5. Thank you Liz – a great post!
    I am new to sketching and so have not yet landed on a specific (my) way of doing things.
    I have always been keeping written journals/notebooks – where I have combined quotes and reflections on reading with my own “life-writing”. But what I would like to do now, is to find a good way of combining writing with sketching. I think of this new way of working as a form of collage – but do not yet know what it will look like.

    1. Hi Sigrun and thank you for your comment. Sketching is a wonderful pursuit so I am sure that you will find it very rewarding. You sound similar to me in that you want to combine writing and drawing (as lots of people do, at least in their sketchbook). Collage is certainly something that I am going to be looking into too and I shall be interested to see how you progress. Good luck and happy sketching!

  6. Hi liz great post for me the most challenging things are 2 . First to find a rough oaper in portrait orientation I know most of sketchers prefer landscape but unfortunately I find it difficukt to handle for example I love Khadi paper but they only sell landscape orientation second challenge is the heat the temperature factore keeps me at home mist of the time soi couldn’t have enough opportunity to sketchoutdoor except in a restaurant or cafe

  7. Thank you for this post Liz. You describe exactly how I’ve been feeling about my own work, loose leaf vs sketchbook. I have been feeling guilty that I’ve given more priority over the past years to the sellability of my drawings over the actual pleasure and spontaneity of making them. I’ve also recently vowed to get back into my sketchbook habit. Thank you for putting all these thoughts into words!

    1. Thank you Lichia for your comment. I am so glad that it has helped. You certainly shouldn’t feel guilty about prioritising for business but I think its great, for you, to also have a sketchbook for your exploration work. Good luck and happy sketching!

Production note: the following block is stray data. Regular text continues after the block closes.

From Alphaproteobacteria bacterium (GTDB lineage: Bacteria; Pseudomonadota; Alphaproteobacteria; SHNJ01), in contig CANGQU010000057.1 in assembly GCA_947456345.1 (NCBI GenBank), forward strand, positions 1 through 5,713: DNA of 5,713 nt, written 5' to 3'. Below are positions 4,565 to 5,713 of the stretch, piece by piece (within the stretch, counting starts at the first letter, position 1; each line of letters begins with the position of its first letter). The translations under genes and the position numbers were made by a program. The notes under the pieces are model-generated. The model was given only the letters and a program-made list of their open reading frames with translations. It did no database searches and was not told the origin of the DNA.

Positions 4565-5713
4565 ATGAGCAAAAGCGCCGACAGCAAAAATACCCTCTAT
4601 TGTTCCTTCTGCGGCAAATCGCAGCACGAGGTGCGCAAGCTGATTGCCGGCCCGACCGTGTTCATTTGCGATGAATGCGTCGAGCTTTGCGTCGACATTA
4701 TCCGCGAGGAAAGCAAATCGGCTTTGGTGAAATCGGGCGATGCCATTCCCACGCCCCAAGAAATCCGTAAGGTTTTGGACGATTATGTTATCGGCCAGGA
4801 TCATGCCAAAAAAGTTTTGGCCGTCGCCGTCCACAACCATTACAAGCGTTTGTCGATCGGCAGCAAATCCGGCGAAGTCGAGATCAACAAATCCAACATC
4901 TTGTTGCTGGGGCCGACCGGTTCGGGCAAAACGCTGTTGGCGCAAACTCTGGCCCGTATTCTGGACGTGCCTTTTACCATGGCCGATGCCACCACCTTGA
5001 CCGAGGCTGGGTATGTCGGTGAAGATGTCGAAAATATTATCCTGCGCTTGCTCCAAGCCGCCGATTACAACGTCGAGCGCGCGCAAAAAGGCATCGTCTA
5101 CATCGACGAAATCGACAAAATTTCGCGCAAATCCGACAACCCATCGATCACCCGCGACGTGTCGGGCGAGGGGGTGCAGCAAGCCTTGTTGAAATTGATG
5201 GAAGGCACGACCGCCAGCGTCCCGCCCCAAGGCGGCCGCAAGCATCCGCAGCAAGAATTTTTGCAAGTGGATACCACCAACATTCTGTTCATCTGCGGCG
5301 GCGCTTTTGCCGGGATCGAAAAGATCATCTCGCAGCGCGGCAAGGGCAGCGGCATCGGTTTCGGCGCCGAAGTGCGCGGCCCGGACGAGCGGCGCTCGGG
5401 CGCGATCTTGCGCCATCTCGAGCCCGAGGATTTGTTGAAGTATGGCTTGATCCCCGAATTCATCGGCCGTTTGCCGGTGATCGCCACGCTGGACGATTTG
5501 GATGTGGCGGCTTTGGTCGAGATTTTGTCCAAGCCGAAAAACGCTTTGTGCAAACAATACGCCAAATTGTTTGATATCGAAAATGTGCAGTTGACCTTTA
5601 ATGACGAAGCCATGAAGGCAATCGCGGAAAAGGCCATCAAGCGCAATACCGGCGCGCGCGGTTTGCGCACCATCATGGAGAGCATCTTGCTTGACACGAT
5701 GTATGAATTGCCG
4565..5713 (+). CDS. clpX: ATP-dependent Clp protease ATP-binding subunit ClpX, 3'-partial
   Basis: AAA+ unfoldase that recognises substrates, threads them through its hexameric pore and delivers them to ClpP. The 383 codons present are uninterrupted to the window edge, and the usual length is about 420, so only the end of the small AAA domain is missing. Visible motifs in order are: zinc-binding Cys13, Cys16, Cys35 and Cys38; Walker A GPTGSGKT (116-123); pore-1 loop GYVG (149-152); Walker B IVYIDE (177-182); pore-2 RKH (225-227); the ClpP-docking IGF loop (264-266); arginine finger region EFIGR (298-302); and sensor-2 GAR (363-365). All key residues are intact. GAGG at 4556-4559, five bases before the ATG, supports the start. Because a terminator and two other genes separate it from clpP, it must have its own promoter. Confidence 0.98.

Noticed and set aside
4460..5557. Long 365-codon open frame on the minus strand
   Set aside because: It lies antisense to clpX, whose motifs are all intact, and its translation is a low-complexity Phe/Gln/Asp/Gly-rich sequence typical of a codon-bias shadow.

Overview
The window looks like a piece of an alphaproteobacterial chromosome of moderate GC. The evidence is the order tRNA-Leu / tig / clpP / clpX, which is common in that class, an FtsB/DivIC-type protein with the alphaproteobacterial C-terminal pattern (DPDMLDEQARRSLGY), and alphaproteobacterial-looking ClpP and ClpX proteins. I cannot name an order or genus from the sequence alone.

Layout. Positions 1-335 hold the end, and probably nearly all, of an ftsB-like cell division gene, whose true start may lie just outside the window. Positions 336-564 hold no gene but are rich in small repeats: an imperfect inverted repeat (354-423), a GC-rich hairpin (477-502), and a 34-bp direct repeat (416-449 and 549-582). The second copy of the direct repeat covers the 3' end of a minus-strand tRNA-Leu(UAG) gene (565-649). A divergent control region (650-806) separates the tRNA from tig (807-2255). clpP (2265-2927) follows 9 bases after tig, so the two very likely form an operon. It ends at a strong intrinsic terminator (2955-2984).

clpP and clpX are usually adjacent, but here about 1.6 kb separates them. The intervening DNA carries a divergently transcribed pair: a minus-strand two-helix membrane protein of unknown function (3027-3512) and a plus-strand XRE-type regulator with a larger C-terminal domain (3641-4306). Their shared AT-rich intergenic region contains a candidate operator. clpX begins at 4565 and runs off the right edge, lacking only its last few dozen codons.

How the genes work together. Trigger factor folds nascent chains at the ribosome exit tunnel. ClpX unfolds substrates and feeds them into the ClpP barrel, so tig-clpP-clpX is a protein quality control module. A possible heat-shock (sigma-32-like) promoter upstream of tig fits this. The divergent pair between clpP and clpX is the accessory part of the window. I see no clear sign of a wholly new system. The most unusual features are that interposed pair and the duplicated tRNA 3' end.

8. Great post, Liz — I love your analytical/process posts! And while I’ve loved seeing your more finished pieces (that you are selling), I’m glad to hear you are back to “sketchbooking” more again. I think a sketchbook just for yourself is always useful, even if you are also producing finished work to sell, because it gives you a place to play and explore. I have only one main sketchbook format (handmade, about A5 size) that I have stuck with for years for my urban sketches — the kind that seem to tell a “story.” But the past year I started also using a small pocket size casual notebook (with red paper) for little sketches on the run — people on the bus or train, things I see on the street, etc. — in line only, no color. I find I sketch more now because I have the small book to catch small sketches that I otherwise probably wouldn’t have made because I didn’t have time for a full “story” with color. These two formats — the larger for “story” sketches and the smaller for hurried sketches — get me through everything in a given day. I’m happy that I discovered the pocket-size format to fill a different need than the larger one.

    1. Hi Tina, many thanks for your helpful comments. I agree entirely with what you say about the exploration part of sketch booking and I am really looking forward to doing more of that! I am similar to you actually and although my larger sketchbook, for stories, as you say, has taken a nose-dive, I have always kept one of the very small pocket books. It is so useful for quick sketches on the go like on the bus etc. However, you make a good point about keeping that for simple line/contour work. I think I have started to stray to make it like the bigger book but thats possibly because I wasn’t keeping the bigger book like I wanted! Happy sketching!